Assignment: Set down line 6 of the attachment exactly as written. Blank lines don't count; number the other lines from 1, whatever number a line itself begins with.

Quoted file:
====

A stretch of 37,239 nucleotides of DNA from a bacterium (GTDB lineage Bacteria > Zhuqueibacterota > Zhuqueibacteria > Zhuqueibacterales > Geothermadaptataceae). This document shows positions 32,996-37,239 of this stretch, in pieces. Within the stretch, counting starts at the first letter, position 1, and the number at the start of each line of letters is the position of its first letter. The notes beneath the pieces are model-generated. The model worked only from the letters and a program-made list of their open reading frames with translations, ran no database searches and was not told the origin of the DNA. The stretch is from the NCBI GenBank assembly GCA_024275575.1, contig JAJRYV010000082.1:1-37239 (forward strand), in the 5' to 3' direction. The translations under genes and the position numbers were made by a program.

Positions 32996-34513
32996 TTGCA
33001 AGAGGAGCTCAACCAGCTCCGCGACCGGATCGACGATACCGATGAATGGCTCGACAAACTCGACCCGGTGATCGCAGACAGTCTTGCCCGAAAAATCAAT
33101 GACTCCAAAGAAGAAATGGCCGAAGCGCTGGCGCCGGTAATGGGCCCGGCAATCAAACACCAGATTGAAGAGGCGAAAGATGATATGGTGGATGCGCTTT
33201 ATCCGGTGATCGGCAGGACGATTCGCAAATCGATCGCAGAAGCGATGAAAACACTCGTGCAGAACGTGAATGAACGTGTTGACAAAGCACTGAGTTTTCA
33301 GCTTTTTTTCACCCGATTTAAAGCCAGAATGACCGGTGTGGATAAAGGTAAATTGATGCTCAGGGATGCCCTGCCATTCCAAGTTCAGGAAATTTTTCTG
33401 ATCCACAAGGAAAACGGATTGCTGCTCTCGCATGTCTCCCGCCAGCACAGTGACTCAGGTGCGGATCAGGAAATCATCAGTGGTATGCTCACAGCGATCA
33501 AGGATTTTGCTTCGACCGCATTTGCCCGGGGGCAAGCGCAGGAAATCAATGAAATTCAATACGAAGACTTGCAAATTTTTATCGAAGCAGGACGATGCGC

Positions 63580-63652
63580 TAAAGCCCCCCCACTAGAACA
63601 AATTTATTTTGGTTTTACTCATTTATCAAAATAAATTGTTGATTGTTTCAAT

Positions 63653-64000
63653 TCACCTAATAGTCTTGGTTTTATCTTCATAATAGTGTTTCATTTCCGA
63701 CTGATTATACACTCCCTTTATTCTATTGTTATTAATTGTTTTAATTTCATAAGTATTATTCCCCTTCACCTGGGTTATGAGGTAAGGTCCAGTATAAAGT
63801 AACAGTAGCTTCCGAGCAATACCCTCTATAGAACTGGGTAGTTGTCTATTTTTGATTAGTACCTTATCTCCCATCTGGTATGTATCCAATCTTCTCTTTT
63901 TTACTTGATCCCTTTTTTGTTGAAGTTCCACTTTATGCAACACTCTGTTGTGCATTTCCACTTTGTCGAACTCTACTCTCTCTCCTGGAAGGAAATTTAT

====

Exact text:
33201 ATCCGGTGATCGGCAGGACGATTCGCAAATCGATCGCAGAAGCGATGAAAACACTCGTGCAGAACGTGAATGAACGTGTTGACAAAGCACTGAGTTTTCA